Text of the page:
I will re-grease the bearings tomorrow, I did think that oil wouldn't stay put, I wonder why they put it in the manual to just oil them? I do think someone has had a go at this machine before, judging by the soldering on the output transformer (which is horrible, and will be re-done at some point!), and the fact one of the signal cables under the deck was actually caught in the mechanism and had been chewed through by the mech!

As to the faulty valves, I've been playing and found it's just 1 of them, a Brimar branded one, which looks well-cooked, the other valve was a yellow labelled Mullard, which I have since found to be absolutely fine, I've re-fitted it along with another used specimen, and my HT now sits at 200-205V with the 470Ω resistor, the fuse bulb barely glows at all, the mains transformer only gets slightly warm, and the valves themselves generate much less heat. I might leave the resistor, although I did read something worrying earlier whilst looking for a suitable 330Ω one, the metal-clad ones were all only rated for 160V, I looked at 3 different makes and all stated the same voltage. The reason for using one of those was purely for neatness, I can bolt it to the chassis right where the original rectifier was and mount the diode on one of it's solder tags.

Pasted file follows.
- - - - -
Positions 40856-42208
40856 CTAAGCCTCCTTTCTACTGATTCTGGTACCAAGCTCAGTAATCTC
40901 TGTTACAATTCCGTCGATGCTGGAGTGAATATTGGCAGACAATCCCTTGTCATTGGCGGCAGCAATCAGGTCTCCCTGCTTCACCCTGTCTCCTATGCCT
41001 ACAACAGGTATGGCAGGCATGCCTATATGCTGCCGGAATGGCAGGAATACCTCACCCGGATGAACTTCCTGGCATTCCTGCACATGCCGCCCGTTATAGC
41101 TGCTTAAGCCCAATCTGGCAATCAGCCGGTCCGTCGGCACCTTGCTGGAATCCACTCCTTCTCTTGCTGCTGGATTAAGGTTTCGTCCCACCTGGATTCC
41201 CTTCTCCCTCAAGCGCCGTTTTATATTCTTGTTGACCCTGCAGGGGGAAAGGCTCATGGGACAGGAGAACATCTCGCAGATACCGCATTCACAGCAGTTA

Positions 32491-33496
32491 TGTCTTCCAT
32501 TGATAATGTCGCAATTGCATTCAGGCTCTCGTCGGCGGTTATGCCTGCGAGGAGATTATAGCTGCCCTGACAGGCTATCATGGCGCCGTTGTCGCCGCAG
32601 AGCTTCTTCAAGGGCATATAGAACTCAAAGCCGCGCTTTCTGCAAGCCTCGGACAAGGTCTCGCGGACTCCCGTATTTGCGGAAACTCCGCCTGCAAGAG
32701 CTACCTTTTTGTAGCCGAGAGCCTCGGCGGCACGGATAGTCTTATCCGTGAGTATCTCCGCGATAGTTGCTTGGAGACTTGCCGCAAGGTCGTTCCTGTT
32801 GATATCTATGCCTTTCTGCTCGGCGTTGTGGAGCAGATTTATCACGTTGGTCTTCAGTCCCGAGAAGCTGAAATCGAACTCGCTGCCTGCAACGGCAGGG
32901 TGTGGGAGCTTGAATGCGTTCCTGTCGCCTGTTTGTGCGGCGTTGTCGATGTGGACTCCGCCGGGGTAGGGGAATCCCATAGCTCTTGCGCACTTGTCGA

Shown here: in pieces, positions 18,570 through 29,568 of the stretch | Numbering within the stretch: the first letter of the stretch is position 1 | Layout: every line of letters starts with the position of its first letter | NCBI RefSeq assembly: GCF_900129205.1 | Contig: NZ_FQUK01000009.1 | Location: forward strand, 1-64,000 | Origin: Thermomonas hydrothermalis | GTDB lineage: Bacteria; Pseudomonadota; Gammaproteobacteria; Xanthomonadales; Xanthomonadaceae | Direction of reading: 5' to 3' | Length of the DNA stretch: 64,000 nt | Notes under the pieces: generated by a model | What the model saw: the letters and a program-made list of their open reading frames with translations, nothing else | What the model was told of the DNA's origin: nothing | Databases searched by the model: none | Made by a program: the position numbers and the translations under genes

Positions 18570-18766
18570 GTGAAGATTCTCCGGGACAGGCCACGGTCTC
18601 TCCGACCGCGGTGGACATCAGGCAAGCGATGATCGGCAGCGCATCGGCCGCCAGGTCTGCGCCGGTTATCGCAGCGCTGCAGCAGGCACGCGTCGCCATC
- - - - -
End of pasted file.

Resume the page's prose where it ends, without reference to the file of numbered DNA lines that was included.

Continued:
I was surprised at the voltages all seeming to measure out OK, the only one that threw me was the grid of V2a, the triode section, being 10V positive? But looking at the circuit, it kind of makes sense, it's connected to the cathode via 2 resistors, and that is at 25V, with a 47K resistor to ground between the 2 resistors. The only other voltage that was out was the anode voltage to V1b was much lower than V2b. Now they both sit within a volt or 2 of each other.